7:00pm Saturday night and a collection of people have gathered in the light of strategically placed burning torches outside Essensual Art Gallery in Clarens. A erudite gent clears his throat and, first in fluent French and then again in English welcomes us to the opening of Frances Lozear's enigmatically titled exhibition, “l’amour eternal pour venir” (the eternal love to come), and sings her well earned praises, lauding her as one of South Africa's foremost artists. Frances adds her welcome and thanks, and Mercia Deale, gallery owner and host for the evening opens the doors, and with a sweep of her arm welcomes us in.
We follow Mercia, arm in arm with Frances, into the gallery and the impact is dramatic! The decor and atmosphere is perfect; from the blood red cherry liqueurs at the door; the hauntingly beautiful music spilling out into the night; the floor carpeted with red and black feathers; the pink and white marshmellows kissed with chocolate, the walls scrawled with cryptic messages to us, the audience, and all with the specific intent of setting off the selection of Frances's carefully selected 18 masterpieces.
Frances Lozear's "Eternal Dream" Oil on canvas, and "When you're too blind to see, listen with your heart" Oil on canvas.
Frances is an artist is the truest sense. Her work is beautiful, but at the same time challenging to the viewer; not just pretty parlour art which is found in many of the Clarens galleries today. Haunting, tonal, dramatic and heartbreaking the work speaks of Frances's personal story in an intimate way, without giving away too many clues. Those who are looking for a pretty picture to hang on a wall will be disappointed... this is a real meal, not fastfood. Wandering around admiring and enjoying the work I overheard discussion at every point; not just the "ooohs" and "aaaahs" of an admiring viewer, but sensible discussion about what the story behind each of the pieces was. The titles were as interesting as the pieces and gave valuable pointers as to what was involved in each canvas we viewed. The buyers of these pieces, be they South African, or Canadian (Frances's usual market) are going to be ecstatic with any of these lovely (in every sense of the word) works. The evening? In short it was subtly glamorous, it was stimulating, it was interesting and it was deliciously fulfilling.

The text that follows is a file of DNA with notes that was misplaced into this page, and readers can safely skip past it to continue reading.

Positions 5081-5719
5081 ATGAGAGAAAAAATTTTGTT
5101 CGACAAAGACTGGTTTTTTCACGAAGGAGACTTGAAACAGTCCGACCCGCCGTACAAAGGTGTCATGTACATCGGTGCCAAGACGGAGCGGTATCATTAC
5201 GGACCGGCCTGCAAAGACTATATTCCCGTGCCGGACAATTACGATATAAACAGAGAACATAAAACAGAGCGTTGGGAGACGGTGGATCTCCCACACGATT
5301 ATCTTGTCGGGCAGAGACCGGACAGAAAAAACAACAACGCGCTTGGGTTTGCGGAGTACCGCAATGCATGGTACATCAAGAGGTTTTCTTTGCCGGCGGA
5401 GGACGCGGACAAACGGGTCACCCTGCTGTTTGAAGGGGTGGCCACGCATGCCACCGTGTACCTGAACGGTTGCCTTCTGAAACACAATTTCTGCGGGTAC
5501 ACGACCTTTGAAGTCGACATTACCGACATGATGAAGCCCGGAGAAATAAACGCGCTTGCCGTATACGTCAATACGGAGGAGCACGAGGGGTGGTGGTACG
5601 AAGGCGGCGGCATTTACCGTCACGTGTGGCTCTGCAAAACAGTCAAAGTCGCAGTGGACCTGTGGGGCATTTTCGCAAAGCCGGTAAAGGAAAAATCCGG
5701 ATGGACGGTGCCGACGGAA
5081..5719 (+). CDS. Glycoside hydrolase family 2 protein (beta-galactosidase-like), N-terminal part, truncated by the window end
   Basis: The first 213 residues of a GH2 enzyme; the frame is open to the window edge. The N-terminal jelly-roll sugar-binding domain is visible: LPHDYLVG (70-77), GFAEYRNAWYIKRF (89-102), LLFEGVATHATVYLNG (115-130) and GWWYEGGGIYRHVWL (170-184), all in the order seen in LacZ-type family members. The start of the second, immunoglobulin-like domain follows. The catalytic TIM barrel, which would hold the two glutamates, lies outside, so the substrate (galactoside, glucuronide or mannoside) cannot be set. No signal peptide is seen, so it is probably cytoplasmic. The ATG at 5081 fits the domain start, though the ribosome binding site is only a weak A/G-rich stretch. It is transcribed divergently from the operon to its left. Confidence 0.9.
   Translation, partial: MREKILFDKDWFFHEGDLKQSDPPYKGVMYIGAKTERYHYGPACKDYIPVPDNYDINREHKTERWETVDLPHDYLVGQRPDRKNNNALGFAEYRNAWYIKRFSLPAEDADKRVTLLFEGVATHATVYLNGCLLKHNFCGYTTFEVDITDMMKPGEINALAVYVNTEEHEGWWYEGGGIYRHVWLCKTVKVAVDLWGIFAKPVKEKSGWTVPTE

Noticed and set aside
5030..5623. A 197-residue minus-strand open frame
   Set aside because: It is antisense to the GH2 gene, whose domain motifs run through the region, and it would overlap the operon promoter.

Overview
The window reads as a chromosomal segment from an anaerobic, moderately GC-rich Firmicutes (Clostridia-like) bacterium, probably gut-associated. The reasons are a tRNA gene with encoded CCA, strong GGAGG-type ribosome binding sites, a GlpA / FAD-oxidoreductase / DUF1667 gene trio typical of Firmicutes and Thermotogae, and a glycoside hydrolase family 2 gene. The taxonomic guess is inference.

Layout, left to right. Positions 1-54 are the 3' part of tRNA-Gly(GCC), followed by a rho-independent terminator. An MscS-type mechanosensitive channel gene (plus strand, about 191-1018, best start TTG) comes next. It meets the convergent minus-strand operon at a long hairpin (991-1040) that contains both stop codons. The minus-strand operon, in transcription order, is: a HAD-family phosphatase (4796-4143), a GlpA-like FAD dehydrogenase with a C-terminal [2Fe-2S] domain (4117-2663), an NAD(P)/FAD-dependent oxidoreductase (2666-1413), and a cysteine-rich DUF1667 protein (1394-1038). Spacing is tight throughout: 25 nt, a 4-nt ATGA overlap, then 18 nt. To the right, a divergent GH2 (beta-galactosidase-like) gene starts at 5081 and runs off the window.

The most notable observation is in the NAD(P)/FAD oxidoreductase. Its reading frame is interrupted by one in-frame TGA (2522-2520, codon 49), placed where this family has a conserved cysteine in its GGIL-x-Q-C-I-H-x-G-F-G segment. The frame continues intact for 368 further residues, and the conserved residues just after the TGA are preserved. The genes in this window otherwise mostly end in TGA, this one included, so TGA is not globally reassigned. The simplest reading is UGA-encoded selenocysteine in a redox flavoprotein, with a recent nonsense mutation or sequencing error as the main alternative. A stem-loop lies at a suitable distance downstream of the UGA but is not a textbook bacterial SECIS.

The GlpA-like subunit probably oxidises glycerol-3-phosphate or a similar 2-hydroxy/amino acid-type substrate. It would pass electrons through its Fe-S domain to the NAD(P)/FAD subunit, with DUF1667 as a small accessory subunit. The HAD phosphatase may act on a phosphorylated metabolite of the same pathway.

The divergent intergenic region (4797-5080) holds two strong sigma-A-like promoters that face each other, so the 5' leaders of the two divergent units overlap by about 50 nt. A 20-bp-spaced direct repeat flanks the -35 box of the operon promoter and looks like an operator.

In the words of one well known Clarens personality that attended who's name escapes me at the moment (forgive me), "Mercia, you have raised the bar for Clarens with this exhibition".
Mercia, Frances, congratulations to you both on what was a flawlessly executed exhibition.